qualities are absent as dark, earthy, cold, heavy, dense and altogether
as of feminine-passive character. Instead of the expressions "positive"
and "negative" he used the standing term "existent" and "non-existent"
and had arrived with this at the proposition, that, in contradiction to
Anaximander, this our world itself contains something "existent," and
of course something "non-existent." One is not to seek that "existent"
outside the world and as it were above our horizon; but before us,
and everywhere in every Becoming, something "existent" and active is
With that however still remained to him the task of giving the more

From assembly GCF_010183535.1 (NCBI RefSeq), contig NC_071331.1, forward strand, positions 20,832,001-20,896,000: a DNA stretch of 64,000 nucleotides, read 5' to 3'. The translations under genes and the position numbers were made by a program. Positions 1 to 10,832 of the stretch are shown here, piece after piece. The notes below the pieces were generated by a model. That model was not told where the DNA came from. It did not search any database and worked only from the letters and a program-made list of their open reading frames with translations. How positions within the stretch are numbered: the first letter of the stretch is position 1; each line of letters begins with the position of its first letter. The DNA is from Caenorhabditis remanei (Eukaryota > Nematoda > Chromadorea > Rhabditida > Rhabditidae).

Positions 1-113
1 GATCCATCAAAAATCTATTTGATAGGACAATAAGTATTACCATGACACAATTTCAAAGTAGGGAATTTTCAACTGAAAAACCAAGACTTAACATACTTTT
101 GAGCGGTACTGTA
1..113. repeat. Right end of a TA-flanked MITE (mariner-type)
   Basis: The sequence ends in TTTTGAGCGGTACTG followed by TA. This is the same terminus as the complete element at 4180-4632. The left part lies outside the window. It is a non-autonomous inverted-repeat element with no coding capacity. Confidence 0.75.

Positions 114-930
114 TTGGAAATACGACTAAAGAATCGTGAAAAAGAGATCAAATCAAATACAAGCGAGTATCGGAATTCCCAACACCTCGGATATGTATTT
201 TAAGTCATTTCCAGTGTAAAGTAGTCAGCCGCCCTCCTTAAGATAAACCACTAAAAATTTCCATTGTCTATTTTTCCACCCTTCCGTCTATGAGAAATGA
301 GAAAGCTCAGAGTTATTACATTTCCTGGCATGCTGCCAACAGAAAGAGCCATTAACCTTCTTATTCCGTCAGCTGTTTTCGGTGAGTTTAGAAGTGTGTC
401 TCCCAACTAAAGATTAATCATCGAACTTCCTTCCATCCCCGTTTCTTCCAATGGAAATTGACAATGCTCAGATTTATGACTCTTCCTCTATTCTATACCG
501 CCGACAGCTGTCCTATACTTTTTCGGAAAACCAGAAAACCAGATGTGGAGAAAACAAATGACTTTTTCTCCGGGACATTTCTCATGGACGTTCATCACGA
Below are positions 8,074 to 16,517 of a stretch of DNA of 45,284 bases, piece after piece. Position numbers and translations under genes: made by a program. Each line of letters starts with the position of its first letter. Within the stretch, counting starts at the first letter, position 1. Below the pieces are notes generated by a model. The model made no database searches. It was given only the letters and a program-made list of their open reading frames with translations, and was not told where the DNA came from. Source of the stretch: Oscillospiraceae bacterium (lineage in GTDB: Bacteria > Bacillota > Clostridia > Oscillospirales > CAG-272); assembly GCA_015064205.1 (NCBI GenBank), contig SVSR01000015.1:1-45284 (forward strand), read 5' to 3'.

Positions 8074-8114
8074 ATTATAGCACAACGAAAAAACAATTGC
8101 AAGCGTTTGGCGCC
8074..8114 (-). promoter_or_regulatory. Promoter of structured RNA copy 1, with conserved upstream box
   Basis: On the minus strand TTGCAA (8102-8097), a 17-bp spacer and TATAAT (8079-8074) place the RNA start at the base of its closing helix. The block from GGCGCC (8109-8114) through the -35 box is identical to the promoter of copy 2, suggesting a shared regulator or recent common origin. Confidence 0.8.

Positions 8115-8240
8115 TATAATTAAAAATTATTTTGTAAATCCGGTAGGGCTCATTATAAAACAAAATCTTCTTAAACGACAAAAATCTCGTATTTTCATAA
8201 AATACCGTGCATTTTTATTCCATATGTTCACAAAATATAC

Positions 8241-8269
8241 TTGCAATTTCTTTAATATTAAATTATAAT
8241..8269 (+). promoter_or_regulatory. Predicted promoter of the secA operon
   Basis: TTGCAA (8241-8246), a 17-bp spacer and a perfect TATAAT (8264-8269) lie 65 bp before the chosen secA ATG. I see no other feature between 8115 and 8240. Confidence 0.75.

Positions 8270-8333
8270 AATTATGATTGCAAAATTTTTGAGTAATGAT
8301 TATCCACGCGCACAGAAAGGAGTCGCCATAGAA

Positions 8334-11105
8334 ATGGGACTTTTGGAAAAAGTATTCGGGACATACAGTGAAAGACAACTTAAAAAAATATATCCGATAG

exact answer to the question: What is the Becoming? and here was the
moment where he had to leap, in order not to fall, although perhaps to
such natures as that of Parmenides, even any leaping means a falling.
prudent, and often enough shipwrecked and brought to grief, nevertheless dangerously healthy, always healthy again,--it would seem as if, in recompense for it all, that we have a still undiscovered country before us, the boundaries of which no one has yet seen, a beyond to all countries and corners of the ideal known hitherto, a world so over-rich in the beautiful, the strange, the questionable, the frightful, and the divine, that our curiosity as well as our thirst for possession thereof, have got out of hand--alas! that nothing will now any longer satisfy us!-- "How could we still be content with THE MAN OF THE PRESENT DAY after such outlooks, and with such a craving in our conscience and consciousness? Sad enough; but it is unavoidable that we should look on the worthiest aims and hopes of the man of the present day with ill-concealed amusement, and perhaps should no longer look at them.Page 6